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April Spotlight: Shenee Johnson, Survivor Fellow and New York Volunteer

Shenee’s son Kedrick was murdered in 2010, just a few weeks from his high school graduation and expected to enter St. John’s University in the fall. Since his murder, Shenee has made a lifelong commitment to the gun violence prevention movement. Shenee hit the ground running, determined to help put an end to the gun violence epidemic and joining forces with many on-the-ground organizations in NYC. She has been a volunteer with Moms Demand Action since 2014.

For many, 2020 was a year full of challenges and heartache. Do you have any advice for fellow survivors for how you remain resilient and committed to the mission in 2021?

The advice for fellow survivors during this challenging year is to always remember why we do this work. Always keep in the forefront that we are survivors and gun violence prevention advocates, and that we are committed to saving lives. Also, remember to take care of yourself while doing so. Balance is key.

What has it meant to you to be part of Moms Demand Action and the Everytown Survivor Network?

Volunteering for Moms Demand Action and Everytown has truly been amazing over the past six years. I have bonded with many survivors and volunteers across the country who have become my support system. You are my tribe. We advocate together, help change gun laws together and sometimes we have cried together. However, we always manage to keep going together. I have learned so much from the training, and now I am a trainer. Growth in advocacy makes our movement stronger.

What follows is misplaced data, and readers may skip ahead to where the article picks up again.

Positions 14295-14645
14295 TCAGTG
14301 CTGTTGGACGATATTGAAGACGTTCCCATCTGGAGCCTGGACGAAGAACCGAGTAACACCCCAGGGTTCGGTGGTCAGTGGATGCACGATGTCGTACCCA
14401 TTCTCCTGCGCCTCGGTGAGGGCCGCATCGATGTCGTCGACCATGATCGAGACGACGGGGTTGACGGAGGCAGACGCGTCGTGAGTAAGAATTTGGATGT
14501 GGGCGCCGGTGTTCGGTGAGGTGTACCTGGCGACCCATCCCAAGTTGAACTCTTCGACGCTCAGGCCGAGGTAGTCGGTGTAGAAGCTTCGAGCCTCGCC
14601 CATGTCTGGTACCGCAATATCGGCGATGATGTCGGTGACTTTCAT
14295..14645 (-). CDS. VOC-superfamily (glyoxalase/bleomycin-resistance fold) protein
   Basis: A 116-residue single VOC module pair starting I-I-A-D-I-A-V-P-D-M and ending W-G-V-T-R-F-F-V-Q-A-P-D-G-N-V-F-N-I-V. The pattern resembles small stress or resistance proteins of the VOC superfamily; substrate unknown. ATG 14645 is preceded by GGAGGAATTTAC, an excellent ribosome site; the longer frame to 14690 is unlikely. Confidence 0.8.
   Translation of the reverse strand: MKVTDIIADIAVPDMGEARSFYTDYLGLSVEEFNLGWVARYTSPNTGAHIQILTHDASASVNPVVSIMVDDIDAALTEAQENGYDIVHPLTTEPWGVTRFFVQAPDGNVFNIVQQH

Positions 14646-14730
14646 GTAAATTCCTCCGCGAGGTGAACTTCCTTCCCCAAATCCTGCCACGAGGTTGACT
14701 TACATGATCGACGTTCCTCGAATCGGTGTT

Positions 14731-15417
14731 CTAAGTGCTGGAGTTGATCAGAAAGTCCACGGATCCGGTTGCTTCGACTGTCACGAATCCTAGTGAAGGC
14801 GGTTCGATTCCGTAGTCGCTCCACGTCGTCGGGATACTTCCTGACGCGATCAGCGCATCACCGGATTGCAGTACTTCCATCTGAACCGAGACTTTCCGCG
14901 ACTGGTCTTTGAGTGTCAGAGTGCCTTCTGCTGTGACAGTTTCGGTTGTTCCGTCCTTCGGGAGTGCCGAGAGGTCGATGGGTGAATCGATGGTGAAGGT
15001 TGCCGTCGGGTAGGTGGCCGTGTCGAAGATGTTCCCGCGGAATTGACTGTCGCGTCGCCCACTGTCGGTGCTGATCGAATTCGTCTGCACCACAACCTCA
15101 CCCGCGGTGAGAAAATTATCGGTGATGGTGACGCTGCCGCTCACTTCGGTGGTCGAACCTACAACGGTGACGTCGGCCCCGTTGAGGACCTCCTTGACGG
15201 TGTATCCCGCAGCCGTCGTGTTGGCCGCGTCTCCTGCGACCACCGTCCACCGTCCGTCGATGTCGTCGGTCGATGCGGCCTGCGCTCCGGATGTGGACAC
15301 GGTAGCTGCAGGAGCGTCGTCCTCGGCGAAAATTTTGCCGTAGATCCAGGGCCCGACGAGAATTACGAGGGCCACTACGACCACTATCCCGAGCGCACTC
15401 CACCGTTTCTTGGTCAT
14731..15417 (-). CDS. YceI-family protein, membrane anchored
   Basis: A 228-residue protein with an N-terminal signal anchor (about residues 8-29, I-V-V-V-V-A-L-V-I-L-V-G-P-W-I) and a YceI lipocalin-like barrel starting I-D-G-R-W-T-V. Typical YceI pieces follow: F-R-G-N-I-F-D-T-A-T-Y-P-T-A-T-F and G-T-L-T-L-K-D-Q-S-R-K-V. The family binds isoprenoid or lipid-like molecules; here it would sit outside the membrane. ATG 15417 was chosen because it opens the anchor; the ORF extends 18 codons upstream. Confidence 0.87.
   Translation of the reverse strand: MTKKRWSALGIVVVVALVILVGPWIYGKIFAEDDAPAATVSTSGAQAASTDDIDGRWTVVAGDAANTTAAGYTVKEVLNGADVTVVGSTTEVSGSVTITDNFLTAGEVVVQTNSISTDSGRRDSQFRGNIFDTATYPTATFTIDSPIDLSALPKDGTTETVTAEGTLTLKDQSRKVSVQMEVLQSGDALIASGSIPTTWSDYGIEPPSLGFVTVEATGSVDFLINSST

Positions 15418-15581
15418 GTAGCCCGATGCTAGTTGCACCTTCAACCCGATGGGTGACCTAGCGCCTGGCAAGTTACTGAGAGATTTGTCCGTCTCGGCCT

What is one thing you hope to personally accomplish as a survivor leader in the coming year?

As a survivor leader, I hope to empower survivors. Yes, we have experienced a tragic loss and feel broken at times, but we are Survivor Strong. However you have the opportunity to lead in whatever capacity you feel you are strong in. Just because you are a survivor doesn’t mean you can’t be a chapter leader and can’t bring your expertise to the table. Of course it’s natural to be a survivor leader, but what I realized in my other roles, I have gained so much knowledge and now I am trained to lead through Moms Demands Action. Always empower yourself and you can help empower others.

Is there anything else you’d like to share with our readers?

You can turn your pain into power. Sure, there will be roadblocks, and there will be times that you may doubt yourself or you may feel like giving up. But trust me, those feelings will pass. Take it easy on yourself, for you are human. You experienced a tragic event in your life, but you managed to pick up the banner and lead the way. That, to me, is excellent, and resilience.

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